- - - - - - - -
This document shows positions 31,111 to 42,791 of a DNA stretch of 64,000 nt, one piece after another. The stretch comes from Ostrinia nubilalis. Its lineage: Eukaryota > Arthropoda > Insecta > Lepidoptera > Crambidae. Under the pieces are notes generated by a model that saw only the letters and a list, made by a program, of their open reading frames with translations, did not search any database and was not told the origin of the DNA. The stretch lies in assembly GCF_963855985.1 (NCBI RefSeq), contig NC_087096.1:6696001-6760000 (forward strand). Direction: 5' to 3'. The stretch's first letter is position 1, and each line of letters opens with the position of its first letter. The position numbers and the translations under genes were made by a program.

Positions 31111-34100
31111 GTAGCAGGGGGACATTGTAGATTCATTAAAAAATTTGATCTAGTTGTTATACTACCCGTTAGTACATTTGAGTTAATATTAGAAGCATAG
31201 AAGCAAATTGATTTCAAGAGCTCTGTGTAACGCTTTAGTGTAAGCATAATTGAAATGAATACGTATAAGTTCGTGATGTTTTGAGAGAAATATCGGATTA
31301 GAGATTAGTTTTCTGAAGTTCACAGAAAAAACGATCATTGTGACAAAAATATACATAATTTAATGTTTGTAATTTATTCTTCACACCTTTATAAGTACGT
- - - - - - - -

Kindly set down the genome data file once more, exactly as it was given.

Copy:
This document shows positions 31,111 to 42,791 of a DNA stretch of 64,000 nt, one piece after another. The stretch comes from Ostrinia nubilalis. Its lineage: Eukaryota > Arthropoda > Insecta > Lepidoptera > Crambidae. Under the pieces are notes generated by a model that saw only the letters and a list, made by a program, of their open reading frames with translations, did not search any database and was not told the origin of the DNA. The stretch lies in assembly GCF_963855985.1 (NCBI RefSeq), contig NC_087096.1:6696001-6760000 (forward strand). Direction: 5' to 3'. The stretch's first letter is position 1, and each line of letters opens with the position of its first letter. The position numbers and the translations under genes were made by a program.

Positions 31111-34100
31111 GTAGCAGGGGGACATTGTAGATTCATTAAAAAATTTGATCTAGTTGTTATACTACCCGTTAGTACATTTGAGTTAATATTAGAAGCATAG
31201 AAGCAAATTGATTTCAAGAGCTCTGTGTAACGCTTTAGTGTAAGCATAATTGAAATGAATACGTATAAGTTCGTGATGTTTTGAGAGAAATATCGGATTA
31301 GAGATTAGTTTTCTGAAGTTCACAGAAAAAACGATCATTGTGACAAAAATATACATAATTTAATGTTTGTAATTTATTCTTCACACCTTTATAAGTACGT